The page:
Race, genetics, and health all overlap. They influence each other, but no one factor can determine the outcome of the others. Environmental factors can end up influencing genetics, and ultimately health over time. One example would be the sickle cell gene. Over time, mutations occurred and the genetics of certain people were altered. This, in turn affected mostly people of the same race, based on their mutual location. Whether or not the sickle cell trait was present or absent, had a huge impact on a person’s health. Another example that shows the relationship between health, race, and genetics is the classic case of malaria in Africa. Over time, some of the people of Africa have become immune to malaria. This is because their genes changed after malaria being present for so long. A mutation occurred, giving many people immunity to malaria. Our population in the United States isn’t equipped with this mutation. Based on the race of most people in Africa, and a large population of white Americans, it is easy to see how the health of certain races in our country would be different regarding malaria in comparison to someone in Africa. Osteoporosis is commonly found in older women of Asian and Caucasian decent. One factor contributing to this increase is biological. Women with a white ethnicity could have a lower bone mass causing an increase in the rate of Osteoporosis. Another factor that may contribute to the increase in Osteoporosis in certain women may be the physical activity they do in their daily lives. Physical activity and certain nutrients can reduce the risk of developing osteoporosis. Women of other races/ethnicities may do more physical lifting and exercise their bones more, in turn, strengthening their bones. Another interesting factor to consider when looking at prevalence rates of Osteoporosis among white/Asian women is age. Osteoporosis typically affects older women over the age of 65. White and Asian women tend to live a long time, giving them time to develop the disease.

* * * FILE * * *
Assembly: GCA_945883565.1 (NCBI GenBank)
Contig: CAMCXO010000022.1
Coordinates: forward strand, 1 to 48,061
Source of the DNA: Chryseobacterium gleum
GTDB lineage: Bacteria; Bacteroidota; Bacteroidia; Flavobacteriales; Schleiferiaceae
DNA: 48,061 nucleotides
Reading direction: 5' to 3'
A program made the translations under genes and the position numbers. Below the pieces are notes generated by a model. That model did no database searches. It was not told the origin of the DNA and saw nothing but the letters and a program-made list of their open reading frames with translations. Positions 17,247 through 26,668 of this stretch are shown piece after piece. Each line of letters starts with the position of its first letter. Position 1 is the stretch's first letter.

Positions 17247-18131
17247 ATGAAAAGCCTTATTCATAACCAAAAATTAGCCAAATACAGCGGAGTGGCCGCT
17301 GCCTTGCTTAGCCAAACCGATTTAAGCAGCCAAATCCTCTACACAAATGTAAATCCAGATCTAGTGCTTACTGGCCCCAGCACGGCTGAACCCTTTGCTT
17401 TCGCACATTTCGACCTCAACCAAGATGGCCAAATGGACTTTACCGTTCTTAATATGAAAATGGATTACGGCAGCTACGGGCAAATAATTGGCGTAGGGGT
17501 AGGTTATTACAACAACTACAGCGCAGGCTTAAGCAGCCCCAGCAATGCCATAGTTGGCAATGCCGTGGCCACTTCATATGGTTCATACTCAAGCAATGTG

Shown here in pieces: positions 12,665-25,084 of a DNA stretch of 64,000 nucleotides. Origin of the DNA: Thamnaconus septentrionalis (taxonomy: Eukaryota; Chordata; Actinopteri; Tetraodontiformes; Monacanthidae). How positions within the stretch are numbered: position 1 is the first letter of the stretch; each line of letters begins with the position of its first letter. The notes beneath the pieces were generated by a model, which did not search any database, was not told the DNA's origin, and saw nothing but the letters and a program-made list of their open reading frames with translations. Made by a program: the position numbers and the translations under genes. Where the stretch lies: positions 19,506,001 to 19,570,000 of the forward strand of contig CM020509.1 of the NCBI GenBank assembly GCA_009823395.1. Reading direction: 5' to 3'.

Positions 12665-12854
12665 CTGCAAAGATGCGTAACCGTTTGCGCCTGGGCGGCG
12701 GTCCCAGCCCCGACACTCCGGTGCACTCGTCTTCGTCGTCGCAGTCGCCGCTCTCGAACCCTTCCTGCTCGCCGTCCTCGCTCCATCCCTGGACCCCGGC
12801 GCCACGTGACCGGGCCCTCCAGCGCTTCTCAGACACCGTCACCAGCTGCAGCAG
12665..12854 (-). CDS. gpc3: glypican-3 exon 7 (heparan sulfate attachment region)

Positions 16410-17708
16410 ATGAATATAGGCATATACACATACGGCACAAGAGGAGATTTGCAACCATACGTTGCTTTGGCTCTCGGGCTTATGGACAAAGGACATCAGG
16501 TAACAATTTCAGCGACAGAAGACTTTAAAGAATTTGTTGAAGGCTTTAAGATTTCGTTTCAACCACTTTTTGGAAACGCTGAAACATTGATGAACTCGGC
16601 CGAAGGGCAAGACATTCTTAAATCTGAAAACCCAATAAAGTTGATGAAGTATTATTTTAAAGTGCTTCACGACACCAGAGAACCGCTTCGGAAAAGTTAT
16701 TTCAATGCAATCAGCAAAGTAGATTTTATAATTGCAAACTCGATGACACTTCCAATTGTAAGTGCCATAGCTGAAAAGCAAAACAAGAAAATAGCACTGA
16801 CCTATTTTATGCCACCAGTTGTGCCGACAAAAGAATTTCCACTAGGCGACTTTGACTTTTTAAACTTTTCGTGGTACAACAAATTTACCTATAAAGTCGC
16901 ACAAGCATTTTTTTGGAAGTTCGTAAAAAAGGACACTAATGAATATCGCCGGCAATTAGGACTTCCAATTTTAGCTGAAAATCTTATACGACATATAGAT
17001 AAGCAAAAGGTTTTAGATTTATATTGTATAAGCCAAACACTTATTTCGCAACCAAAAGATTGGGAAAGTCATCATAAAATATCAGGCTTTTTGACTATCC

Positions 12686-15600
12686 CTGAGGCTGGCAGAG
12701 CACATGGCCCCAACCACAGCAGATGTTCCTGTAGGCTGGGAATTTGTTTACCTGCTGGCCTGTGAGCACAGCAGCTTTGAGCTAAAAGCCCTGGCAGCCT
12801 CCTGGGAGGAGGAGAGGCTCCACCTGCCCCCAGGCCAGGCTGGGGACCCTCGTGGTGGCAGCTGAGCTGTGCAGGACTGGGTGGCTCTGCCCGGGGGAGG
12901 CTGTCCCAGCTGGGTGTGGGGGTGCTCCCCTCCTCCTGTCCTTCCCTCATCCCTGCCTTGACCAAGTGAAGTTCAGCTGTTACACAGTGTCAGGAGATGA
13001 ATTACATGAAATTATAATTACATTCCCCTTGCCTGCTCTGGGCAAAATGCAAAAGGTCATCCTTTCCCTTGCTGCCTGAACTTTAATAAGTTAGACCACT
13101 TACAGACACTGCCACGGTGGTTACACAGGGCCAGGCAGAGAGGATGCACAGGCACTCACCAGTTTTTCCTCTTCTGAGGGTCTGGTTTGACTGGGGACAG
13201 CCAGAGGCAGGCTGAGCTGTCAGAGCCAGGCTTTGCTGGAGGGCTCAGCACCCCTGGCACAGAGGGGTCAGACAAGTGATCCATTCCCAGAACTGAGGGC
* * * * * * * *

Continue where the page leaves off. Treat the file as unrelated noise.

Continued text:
Centers for Disease Control and Prevention. ” Osteoporosis or Low Bone Mass at the Femur Neck or Lumbar Spine in Older Adults:.” Centers for Disease Control and Prevention. http://www.cdc.gov/nchs/data/databriefs/db93.htm (accessed July 11, 2014).